Perl engenders strong feelings among both its proponents and its detractors.
Programmers who like Perl typically cite its power, expressiveness, and ease of use. Perl provides infrastructure for many common programming tasks, such as string and list processing. Other tasks, such as memory management, are handled automatically and transparently. Programmers coming from other languages to Perl often find that whole classes of problems that they have struggled with in the past just don't arise in Perl. As Larry Wall put it,
- What is the sound of Perl? Is it not the sound of a wall that people have stopped banging their heads against?
Besides its practical benefits, many programmers simply enjoy working in Perl. Early issues of The Perl Journal had a page titled "What is Perl?" that concluded:
- Perl is fun. In these days of self-serving jargon, conflicting and unpredictable standards, and proprietary systems that discourage peeking under the hood, people have forgotten that programming is supposed to be fun. I don't mean the satisfaction of seeing our well-tuned programs do our bidding, but the literary act of creative writing that yields those programs. With Perl, the journey is as enjoyable as the destination ...
Perl has a broad community of people who are passionate about the language. Several thousand people have contributed to CPAN, and a committed core of people continually work on Perl to improve and maintain it.
A common complaint is that Perl is ugly. In particular, its prodigious use of punctuation puts off some people; Perl source code is sometimes likened to "line noise". In The Python Paradox, Paul Graham both acknowledges and responds to this:
- At the mention of ugly source code, people will of course think of Perl. But the superficial ugliness of Perl is not the sort I mean. Real ugliness is not harsh-looking syntax, but having to build programs out of the wrong concepts. Perl may look like a cartoon character swearing, but there are cases where it surpasses Python conceptually 
Another criticism is that Perl is excessively complex and compact, and that it leads to "write-only" code, that is, to code that is virtually impossible to understand after it has been written. This stems from the Perl design philosophy of Huffman encoding, where the most used operations should take the least amount of typing. As part of this, several Perl functions have side-effects or default arguments, allowing programmers to write terse programs that don't use many alphabetic characters. It's easy to write a program that a week later looks like a jumble of line noise, cartoon swearing, or other seemingly random sequences of punctuation, as noted by the authors of Learning Perl:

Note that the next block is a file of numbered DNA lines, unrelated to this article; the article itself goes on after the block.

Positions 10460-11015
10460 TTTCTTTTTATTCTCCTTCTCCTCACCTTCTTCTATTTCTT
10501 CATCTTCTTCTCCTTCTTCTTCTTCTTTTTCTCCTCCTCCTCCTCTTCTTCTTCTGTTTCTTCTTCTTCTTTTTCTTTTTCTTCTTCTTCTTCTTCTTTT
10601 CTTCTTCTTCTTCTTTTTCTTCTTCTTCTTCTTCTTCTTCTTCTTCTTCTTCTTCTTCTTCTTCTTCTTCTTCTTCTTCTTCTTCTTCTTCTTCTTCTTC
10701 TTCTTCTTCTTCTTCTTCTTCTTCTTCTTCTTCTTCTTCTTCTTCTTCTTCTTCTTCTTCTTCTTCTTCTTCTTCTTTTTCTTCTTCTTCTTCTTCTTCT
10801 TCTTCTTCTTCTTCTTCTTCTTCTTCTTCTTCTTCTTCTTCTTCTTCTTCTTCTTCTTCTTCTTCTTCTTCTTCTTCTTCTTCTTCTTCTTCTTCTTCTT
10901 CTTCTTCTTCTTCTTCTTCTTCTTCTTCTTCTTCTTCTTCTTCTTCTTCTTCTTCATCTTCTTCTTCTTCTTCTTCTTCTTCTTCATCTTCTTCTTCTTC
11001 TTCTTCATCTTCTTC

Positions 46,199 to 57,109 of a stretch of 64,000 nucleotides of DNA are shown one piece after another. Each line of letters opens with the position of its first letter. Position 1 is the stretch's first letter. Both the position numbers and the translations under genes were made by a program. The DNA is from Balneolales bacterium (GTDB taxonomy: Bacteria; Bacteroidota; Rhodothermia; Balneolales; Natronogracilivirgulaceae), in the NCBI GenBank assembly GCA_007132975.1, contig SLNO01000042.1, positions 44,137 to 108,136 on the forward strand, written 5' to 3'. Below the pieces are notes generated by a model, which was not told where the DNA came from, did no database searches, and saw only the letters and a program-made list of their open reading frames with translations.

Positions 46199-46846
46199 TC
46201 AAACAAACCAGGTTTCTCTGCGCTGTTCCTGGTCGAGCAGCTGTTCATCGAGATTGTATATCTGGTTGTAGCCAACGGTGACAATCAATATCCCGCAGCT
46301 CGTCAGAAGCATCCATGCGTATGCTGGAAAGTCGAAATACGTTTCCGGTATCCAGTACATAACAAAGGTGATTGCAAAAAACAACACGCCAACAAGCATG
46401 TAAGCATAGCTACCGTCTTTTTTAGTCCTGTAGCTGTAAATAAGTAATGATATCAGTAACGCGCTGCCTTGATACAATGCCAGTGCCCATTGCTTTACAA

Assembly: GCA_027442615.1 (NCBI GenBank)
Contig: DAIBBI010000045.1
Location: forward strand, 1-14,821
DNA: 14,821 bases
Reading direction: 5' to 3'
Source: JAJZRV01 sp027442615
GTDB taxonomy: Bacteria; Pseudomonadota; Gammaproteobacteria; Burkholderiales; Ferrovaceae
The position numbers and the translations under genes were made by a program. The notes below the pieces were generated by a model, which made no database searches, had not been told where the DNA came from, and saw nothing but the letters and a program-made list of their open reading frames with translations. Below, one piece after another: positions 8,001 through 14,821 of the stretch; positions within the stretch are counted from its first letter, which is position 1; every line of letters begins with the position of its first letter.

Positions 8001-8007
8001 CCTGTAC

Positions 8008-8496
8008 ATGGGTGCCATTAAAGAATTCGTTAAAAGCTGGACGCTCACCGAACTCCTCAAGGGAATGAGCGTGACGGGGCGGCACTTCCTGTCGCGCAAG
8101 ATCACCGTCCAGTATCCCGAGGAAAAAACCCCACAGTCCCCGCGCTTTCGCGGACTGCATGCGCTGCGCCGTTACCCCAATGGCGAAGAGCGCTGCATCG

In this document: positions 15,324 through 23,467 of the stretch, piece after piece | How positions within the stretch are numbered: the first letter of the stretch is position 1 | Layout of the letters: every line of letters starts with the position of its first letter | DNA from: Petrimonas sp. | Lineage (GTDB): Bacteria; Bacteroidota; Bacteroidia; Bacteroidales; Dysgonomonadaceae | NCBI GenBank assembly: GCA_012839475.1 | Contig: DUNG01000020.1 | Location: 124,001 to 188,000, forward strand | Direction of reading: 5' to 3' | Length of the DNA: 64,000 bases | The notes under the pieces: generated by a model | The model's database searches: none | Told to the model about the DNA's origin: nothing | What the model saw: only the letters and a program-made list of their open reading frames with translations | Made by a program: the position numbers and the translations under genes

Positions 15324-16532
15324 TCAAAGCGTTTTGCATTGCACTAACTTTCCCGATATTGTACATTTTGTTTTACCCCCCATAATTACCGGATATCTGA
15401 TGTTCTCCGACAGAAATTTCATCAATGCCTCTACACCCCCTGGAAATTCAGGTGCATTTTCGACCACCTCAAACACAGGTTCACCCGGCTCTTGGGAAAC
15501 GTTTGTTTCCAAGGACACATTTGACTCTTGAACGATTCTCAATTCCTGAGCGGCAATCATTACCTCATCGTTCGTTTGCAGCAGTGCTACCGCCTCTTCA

- In fact, nearly every sequence of punctuation is used for something in Perl. So, if you get writers' block, just let the cat walk across the keyboard, and debug what results.
In a 2003 study titled Are Scripting Languages Any Good? A Validation of Perl, Python, Rexx, and Tcl against C, C++, and Java, Lutz Prechelt wrote:
- ...the potential uglyness of any aspect of Perl has carefully been balanced with the power that can be derived from it. Nevertheless, Perl makes it relatively easy to shoot oneself in the foot or to produce programs that are very short but also very difficult to understand. For this reason, somewhat like for C++, writing good Perl programs depends more strongly on the knowledge and discipline of the programmer than in most other languages. (PDF)
- The syntax that had seemed merely eccentric at a hundred lines began to seem like a nigh-impenetrable hedge of thorns at a thousand. "More than one way to do it" lent flavor and expressiveness at a small scale, but made it significantly harder to maintain consistent style across a wider code base. And many of the features that were later patched into Perl to address the complexity-control needs of bigger programs (objects, lexical scoping, "use strict", etc.) had a fragile, jerry-rigged feel about them. 
- Perl is worse than Python because people wanted it worse.